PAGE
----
US Travel Ban: US Embassies Outline Who Can Travel from List of Banned Countries
U.S. Embassies and Consulates in the Schengen Area Expand the National Interest Exemption Beginning on July 15
The US Department of State announced the phased opening of embassies and consulates to begin the processing of visa applications.
The question then arises: who is permitted to travel to the USA? Following the Trump presidential proclamation of the US travel ban, the US embassies and consular websites are beginning to define who is permitted to travel to the US.
Of course, countries not on the US travel ban list are permitted to travel. If you were physically present within the following list of countries within 14 days, then you are not permitted to enter the US.
The US Presidential Proclamation Travel Ban
In March 2020 and subsequently, on May 24, 2020, the US President, Donald Trump, issued a series of presidential proclamations that barred travel for anyone who has travelled through or from one of the listed countries in the 14 days prior to entering the United States of America.
The list of banned countries are:
- The United Kingdom of Great Britain and Northern Ireland, excluding overseas territories outside of Europe;
- The Republic of Ireland;
- The 26 countries that comprise the Schengen Area (Austria, Belgium, Czech Republic, Denmark, Estonia, Finland, France, Germany, Greece, Hungary, Iceland, Italy, Latvia, Liechtenstein, Lithuania, Luxembourg, Malta, Netherlands, Norway, Poland, Portugal, Slovakia, Slovenia, Spain, Sweden, and Switzerland)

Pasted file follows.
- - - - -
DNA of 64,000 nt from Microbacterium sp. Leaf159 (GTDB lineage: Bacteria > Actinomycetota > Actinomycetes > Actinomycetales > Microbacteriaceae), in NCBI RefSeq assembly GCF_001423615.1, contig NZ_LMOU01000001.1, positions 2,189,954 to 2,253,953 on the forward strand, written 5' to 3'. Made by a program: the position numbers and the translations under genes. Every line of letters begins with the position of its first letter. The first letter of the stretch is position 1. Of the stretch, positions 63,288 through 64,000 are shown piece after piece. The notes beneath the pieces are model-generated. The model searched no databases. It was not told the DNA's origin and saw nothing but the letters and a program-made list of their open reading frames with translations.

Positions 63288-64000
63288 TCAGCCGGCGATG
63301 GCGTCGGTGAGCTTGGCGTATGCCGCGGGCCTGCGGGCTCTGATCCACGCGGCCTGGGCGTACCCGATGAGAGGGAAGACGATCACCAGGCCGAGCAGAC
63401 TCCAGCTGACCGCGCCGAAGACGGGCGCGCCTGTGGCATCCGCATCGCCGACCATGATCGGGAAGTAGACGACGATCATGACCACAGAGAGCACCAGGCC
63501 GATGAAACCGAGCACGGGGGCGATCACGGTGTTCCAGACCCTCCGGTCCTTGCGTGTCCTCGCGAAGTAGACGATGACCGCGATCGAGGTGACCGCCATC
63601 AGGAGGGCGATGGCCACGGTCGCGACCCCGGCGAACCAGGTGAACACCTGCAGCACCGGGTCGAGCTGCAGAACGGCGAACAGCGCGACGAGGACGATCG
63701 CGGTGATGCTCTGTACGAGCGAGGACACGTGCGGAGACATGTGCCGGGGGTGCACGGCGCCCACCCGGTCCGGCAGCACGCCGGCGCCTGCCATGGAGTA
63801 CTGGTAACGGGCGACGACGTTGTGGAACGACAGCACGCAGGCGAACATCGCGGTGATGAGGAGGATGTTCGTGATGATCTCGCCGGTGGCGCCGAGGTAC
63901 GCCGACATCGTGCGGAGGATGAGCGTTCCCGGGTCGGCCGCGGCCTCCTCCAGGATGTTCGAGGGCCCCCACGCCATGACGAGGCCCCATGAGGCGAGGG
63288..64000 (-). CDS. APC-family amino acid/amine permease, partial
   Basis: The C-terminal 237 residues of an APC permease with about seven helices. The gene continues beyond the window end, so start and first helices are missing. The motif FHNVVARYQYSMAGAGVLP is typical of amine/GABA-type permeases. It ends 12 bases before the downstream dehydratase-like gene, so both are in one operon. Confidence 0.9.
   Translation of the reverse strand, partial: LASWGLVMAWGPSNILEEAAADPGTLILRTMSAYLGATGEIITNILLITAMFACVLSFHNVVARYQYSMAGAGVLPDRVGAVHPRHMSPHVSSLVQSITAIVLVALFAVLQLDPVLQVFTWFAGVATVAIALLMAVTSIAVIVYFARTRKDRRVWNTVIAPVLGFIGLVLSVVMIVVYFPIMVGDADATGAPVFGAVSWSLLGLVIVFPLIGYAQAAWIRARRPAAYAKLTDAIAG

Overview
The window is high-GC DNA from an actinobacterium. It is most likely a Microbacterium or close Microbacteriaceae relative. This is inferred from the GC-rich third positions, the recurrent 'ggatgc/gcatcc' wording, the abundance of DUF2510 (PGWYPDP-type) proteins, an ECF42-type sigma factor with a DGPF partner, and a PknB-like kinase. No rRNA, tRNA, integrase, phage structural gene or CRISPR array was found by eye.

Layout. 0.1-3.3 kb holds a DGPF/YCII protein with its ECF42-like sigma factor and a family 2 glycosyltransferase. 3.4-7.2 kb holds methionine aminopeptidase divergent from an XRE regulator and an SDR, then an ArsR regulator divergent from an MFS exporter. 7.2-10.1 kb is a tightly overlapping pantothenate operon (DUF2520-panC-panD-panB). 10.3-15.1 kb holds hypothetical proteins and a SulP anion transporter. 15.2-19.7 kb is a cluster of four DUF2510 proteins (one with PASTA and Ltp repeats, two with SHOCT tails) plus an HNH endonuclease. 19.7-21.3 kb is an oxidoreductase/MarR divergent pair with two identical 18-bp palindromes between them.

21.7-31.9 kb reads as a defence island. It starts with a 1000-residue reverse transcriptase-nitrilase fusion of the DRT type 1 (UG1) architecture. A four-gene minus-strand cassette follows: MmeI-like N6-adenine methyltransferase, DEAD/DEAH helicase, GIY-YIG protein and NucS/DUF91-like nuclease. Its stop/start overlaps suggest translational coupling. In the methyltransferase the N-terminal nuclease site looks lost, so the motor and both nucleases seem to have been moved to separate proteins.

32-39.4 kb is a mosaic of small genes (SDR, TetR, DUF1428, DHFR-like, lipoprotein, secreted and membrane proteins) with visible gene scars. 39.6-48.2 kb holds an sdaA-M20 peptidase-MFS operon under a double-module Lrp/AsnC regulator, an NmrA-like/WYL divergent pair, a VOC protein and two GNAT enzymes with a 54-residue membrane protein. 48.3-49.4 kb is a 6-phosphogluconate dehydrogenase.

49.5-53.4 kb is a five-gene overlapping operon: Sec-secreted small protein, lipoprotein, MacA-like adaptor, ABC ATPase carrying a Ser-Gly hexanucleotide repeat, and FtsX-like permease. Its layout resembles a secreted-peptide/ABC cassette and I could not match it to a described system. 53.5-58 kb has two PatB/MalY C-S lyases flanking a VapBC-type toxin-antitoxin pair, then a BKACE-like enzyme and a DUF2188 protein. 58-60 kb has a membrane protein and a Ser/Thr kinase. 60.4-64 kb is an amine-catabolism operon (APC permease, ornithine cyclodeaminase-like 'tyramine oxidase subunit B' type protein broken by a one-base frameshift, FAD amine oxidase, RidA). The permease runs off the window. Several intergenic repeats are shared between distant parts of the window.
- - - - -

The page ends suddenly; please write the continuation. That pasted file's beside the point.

- The Islamic Republic of Iran;
- The People’s Republic of China, not including the Special Administrative Regions of Hong Kong and Macau.
Exceptions to the US Travel Ban – Who Can Travel to the US?
The travel restriction does not apply to American citizens, legal permanent residents, most immediate family members of U.S. citizens, and other individuals who are identified in Presidential Proclamation 9996.
You can also avoid the travel ban by travel to the United States through a country that is not covered by Presidential Proclamation.
The US embassy in the UK, in particular outlines to also bear in mind the following:
- The Presidential Proclamation suspends travel to the U.S. for any individual who has been physically present in the United Kingdom within 14 days prior to their arrival in the United States.
- The suspension also applies to traveling through a U.S. airport.
- Transiting a country covered by the Presidential Proclamation, even without exiting the airport, counts as physical presence within that country.
The National Interest Consideration – Exceptions to the US Travel Ban
Where you are not exempt from the travel restrictions but I have an emergency need to travel, the Department of State provided a “National Interest consideration” clause.
If you have a valid visa or a valid ESTA and you have a humanitarian need for travel, such as for critical medical treatment, you may still be able to travel.
But the question remained: What will be considered as “national interest” for purposes of obtaining an exemption to President Trump’s March 11 Proclamation suspending travel from the Schengen area and the other countries into the United States?
U.S. embassies in the UK, Luxembourg and Bratislava both reference a July 10 announcement from Washington allowing certain travellers from Schengen countries and the rest to resume travel to the United States beginning July 15 after getting an exemption.